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Probiotics fail to prevent gestational diabetes in high-risk pregnant women

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January 31, 2019

Administering probiotics in the second trimester of pregnancy is not an effective strategy for preventing gestational diabetes in women with overweight or obesity, according to findings published in Diabetes Care.

“[Gestational diabetes] therapy is currently focused on normalizing glycemia,” Leonie K. Callaway, MBBS, FRACP, PhD, GCELead, the head of the Royal Brisbane Clinical School and a senior specialist in obstetric and internal medicine at the Royal Brisbane and Women’s Hospital in Brisbane, Australia, and colleagues wrote. “While this prevents or reduces the impact of short-term complications, this may not be true for the longer-term complications. Ideally, [gestational diabetes] would be prevented.”

Callaway and colleagues conducted a prospective, double-blind, randomized controlled trial with 411 women recruited from the Royal Brisbane and Women’s Hospital, Radcliffe Hospital and the Mater Mothers’ Hospital in Brisbane, Australia. Participants, who were recruited beginning in November 2012, were required to be older than 18 years with a singleton pregnancy of less than 20 weeks’ gestation and a BMI of more than 25 kg/m2.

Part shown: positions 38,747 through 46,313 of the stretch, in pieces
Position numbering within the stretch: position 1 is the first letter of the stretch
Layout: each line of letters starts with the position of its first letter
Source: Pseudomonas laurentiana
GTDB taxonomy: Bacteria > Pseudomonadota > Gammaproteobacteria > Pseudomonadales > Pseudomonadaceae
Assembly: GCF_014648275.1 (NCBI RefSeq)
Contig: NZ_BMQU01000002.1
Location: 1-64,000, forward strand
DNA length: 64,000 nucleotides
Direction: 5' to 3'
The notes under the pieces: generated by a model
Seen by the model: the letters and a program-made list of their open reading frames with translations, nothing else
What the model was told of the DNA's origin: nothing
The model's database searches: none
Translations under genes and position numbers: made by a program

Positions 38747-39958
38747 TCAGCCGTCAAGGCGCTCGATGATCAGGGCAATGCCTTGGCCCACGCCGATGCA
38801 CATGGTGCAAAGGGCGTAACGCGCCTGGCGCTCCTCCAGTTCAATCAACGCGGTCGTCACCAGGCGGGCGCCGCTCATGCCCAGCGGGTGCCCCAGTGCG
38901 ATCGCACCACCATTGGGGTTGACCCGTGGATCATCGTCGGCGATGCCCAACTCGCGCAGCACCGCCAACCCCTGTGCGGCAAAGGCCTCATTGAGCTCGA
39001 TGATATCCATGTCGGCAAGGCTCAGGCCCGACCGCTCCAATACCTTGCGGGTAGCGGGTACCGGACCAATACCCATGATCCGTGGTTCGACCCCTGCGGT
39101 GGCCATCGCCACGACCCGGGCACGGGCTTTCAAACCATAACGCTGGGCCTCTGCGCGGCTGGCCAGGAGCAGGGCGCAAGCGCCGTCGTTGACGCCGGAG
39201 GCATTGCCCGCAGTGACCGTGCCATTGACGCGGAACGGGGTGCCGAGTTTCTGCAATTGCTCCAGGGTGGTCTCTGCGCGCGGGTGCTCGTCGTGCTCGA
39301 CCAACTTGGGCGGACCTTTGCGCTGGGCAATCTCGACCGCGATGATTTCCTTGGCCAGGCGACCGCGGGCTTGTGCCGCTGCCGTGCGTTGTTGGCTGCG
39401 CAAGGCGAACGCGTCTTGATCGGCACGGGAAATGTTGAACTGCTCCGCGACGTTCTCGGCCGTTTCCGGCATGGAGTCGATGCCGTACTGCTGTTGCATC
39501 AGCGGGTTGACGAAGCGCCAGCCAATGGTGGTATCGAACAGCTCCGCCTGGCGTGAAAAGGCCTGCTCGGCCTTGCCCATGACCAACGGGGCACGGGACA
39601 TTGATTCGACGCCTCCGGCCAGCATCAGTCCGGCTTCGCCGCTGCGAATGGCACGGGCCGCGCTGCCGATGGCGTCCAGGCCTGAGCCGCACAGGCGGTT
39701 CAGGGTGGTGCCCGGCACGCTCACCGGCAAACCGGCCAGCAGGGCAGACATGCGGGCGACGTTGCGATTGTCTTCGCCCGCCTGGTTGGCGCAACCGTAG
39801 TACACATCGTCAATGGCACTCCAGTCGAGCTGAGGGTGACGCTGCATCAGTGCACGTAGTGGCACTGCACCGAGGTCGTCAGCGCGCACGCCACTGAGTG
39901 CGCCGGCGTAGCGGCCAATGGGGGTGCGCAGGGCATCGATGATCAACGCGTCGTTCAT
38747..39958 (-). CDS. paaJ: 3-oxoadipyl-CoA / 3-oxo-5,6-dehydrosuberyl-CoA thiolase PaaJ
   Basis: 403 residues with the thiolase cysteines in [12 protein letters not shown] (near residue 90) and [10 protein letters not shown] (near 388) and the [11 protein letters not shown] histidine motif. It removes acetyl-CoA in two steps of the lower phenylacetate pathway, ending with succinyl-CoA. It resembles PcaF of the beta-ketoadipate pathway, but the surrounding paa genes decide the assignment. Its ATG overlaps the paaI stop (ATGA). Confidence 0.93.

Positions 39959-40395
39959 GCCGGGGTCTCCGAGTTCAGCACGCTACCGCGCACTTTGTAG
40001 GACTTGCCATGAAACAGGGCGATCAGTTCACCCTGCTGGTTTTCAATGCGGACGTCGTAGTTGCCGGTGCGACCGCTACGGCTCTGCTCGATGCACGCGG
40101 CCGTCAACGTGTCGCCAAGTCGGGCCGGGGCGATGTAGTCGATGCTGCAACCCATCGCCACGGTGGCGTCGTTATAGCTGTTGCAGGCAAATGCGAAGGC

Participants were randomly assigned to a probiotic mixture of Lactobacillus rhamnosus and Bifidobacterium animalis subspecies lactis (n = 207; mean age, 31.3 years; mean BMI, 31.9 kg/m2) or placebo capsules (n = 204; mean age, 31.7 years; mean BMI, 31.6 kg/m2), taken daily until birth. At 28 weeks, the frequency of gestational diabetes was assessed with a 75-g oral glucose tolerance test. The researchers also evaluated secondary outcomes, including gestational weight gain, preeclampsia and gestational age at delivery.

More women in the probiotics group developed gestational diabetes (n = 38; 18.4%) than in the placebo group (n = 25; 12.3%), but the difference was not statistically significant. Women in the probiotics group also had higher average fasting glucose levels (79.3 mg/dL) compared with the placebo group (77.5 mg/dL; P = .049). The researchers noted that 1- and 2-hour glucose levels were similar between the two groups.

As for secondary outcomes, a larger percentage of women in the probiotics group developed preeclampsia (9.2%) compared with the placebo group (4.9%; P = .09), whereas women in the placebo group had higher rates of excessive weight gain (46%) than their counterparts in the probiotic group (32.5%; P = .01). The researchers also said the only significant difference in neonatal outcomes occurred in small for gestational age deliveries, with 6.5% in the placebo group compared with 2.4% of the probiotics group (P = .042).

“For many years, there has been widespread speculative commentary regarding the potential for probiotics to be an elegant and easy solution to [gestational diabetes] prevention. They appeared safe and easy to take without any obvious maternal or neonatal side effects,” the researchers wrote. “Despite reassuring safety data, and the logical reasons that probiotics might improve glucose metabolism, our study clearly argues against efficacy of probiotics in [gestational diabetes] prevention.” – by Phil Neuffer

Disclosures: The authors report no relevant financial disclosures.

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